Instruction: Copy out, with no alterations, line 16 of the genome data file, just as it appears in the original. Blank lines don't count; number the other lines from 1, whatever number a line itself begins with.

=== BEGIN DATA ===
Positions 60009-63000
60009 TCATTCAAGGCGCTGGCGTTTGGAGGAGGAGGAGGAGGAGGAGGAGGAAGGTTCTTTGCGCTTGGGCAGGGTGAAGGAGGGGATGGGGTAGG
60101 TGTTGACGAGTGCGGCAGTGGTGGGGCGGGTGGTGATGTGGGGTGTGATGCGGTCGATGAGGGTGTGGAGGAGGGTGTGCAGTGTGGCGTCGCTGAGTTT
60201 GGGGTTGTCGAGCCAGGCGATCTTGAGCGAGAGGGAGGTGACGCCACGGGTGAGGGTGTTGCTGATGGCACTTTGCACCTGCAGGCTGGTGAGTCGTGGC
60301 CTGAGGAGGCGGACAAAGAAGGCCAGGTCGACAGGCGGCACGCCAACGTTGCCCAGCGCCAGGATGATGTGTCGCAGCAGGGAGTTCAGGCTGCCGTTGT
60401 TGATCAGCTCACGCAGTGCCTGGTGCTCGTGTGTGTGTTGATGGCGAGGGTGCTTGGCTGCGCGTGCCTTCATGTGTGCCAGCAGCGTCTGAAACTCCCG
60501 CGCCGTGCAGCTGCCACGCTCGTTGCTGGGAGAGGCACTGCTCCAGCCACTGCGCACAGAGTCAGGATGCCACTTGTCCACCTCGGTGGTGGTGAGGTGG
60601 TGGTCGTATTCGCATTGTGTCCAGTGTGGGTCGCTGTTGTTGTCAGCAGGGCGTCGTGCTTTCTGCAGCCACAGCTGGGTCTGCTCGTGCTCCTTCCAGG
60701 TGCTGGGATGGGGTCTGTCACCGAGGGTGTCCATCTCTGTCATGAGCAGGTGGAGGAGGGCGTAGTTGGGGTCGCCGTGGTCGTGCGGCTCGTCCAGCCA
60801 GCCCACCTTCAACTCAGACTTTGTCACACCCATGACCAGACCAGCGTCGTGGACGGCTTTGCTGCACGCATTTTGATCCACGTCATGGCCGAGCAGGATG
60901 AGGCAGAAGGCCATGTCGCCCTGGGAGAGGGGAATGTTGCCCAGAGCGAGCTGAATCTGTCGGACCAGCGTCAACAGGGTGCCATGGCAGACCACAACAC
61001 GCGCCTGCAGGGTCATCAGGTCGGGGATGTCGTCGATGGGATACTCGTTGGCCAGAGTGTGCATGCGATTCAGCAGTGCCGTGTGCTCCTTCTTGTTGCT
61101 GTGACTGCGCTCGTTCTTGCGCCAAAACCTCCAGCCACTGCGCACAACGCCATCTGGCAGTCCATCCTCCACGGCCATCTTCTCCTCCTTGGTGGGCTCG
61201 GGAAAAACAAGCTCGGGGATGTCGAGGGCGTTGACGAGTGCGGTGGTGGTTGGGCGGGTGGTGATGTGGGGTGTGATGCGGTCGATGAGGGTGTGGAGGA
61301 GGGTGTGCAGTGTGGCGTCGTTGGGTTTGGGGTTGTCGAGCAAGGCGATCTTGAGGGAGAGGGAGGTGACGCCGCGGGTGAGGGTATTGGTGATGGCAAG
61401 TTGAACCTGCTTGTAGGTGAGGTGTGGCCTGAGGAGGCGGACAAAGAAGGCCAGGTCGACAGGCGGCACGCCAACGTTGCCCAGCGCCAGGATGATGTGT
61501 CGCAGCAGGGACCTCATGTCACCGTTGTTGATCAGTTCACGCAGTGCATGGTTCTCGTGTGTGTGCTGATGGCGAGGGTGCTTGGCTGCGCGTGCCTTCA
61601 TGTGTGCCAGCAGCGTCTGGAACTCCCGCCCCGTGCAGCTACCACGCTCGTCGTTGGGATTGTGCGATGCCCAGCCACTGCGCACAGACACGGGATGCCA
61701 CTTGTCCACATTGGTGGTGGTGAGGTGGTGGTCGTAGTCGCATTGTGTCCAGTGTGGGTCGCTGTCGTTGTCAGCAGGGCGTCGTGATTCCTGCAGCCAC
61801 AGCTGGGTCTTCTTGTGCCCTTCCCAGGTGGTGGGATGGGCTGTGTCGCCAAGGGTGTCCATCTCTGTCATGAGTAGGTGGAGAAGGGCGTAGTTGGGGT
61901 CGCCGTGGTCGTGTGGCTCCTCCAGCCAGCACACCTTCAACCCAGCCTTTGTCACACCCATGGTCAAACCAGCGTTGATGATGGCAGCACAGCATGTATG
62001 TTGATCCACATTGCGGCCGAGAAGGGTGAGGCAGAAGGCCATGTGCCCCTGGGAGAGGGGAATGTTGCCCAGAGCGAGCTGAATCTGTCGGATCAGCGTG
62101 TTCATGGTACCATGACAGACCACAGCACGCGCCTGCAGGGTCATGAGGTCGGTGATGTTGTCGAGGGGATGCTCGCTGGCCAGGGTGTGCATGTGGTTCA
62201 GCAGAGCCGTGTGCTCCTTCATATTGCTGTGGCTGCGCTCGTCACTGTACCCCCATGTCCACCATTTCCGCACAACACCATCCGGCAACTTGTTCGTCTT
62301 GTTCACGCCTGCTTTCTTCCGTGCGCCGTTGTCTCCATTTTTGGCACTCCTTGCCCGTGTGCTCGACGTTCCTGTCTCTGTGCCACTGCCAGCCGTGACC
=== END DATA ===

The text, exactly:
61401 TTGAACCTGCTTGTAGGTGAGGTGTGGCCTGAGGAGGCGGACAAAGAAGGCCAGGTCGACAGGCGGCACGCCAACGTTGCCCAGCGCCAGGATGATGTGT